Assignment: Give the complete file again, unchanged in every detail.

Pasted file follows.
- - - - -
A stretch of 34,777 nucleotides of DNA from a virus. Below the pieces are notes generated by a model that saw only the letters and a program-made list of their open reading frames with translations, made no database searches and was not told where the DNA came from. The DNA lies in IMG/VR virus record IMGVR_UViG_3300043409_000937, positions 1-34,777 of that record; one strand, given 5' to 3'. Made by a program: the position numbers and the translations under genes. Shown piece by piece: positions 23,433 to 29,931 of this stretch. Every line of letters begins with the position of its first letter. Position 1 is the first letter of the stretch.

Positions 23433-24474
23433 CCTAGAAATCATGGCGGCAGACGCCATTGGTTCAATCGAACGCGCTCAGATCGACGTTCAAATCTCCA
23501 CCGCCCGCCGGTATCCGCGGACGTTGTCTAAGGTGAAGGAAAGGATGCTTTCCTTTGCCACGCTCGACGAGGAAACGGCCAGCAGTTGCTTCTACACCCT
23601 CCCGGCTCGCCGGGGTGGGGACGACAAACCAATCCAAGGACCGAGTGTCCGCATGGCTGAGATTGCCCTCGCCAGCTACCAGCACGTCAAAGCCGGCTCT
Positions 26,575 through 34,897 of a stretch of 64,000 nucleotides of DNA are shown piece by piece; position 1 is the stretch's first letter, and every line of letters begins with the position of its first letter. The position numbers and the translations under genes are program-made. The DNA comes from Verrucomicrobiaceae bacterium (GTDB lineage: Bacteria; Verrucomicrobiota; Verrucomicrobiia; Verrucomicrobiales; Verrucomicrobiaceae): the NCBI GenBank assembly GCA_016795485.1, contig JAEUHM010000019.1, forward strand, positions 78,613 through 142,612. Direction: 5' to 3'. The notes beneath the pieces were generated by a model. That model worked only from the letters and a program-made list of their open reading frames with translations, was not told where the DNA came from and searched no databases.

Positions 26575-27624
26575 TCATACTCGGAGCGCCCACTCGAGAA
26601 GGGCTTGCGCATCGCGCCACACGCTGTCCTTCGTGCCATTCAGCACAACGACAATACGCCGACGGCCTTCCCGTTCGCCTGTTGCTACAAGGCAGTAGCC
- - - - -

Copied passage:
A stretch of 34,777 nucleotides of DNA from a virus. Below the pieces are notes generated by a model that saw only the letters and a program-made list of their open reading frames with translations, made no database searches and was not told where the DNA came from. The DNA lies in IMG/VR virus record IMGVR_UViG_3300043409_000937, positions 1-34,777 of that record; one strand, given 5' to 3'. Made by a program: the position numbers and the translations under genes. Shown piece by piece: positions 23,433 to 29,931 of this stretch. Every line of letters begins with the position of its first letter. Position 1 is the first letter of the stretch.

Positions 23433-24474
23433 CCTAGAAATCATGGCGGCAGACGCCATTGGTTCAATCGAACGCGCTCAGATCGACGTTCAAATCTCCA
23501 CCGCCCGCCGGTATCCGCGGACGTTGTCTAAGGTGAAGGAAAGGATGCTTTCCTTTGCCACGCTCGACGAGGAAACGGCCAGCAGTTGCTTCTACACCCT
23601 CCCGGCTCGCCGGGGTGGGGACGACAAACCAATCCAAGGACCGAGTGTCCGCATGGCTGAGATTGCCCTCGCCAGCTACCAGCACGTCAAAGCCGGCTCT
Positions 26,575 through 34,897 of a stretch of 64,000 nucleotides of DNA are shown piece by piece; position 1 is the stretch's first letter, and every line of letters begins with the position of its first letter. The position numbers and the translations under genes are program-made. The DNA comes from Verrucomicrobiaceae bacterium (GTDB lineage: Bacteria; Verrucomicrobiota; Verrucomicrobiia; Verrucomicrobiales; Verrucomicrobiaceae): the NCBI GenBank assembly GCA_016795485.1, contig JAEUHM010000019.1, forward strand, positions 78,613 through 142,612. Direction: 5' to 3'. The notes beneath the pieces were generated by a model. That model worked only from the letters and a program-made list of their open reading frames with translations, was not told where the DNA came from and searched no databases.

Positions 26575-27624
26575 TCATACTCGGAGCGCCCACTCGAGAA
26601 GGGCTTGCGCATCGCGCCACACGCTGTCCTTCGTGCCATTCAGCACAACGACAATACGCCGACGGCCTTCCCGTTCGCCTGTTGCTACAAGGCAGTAGCC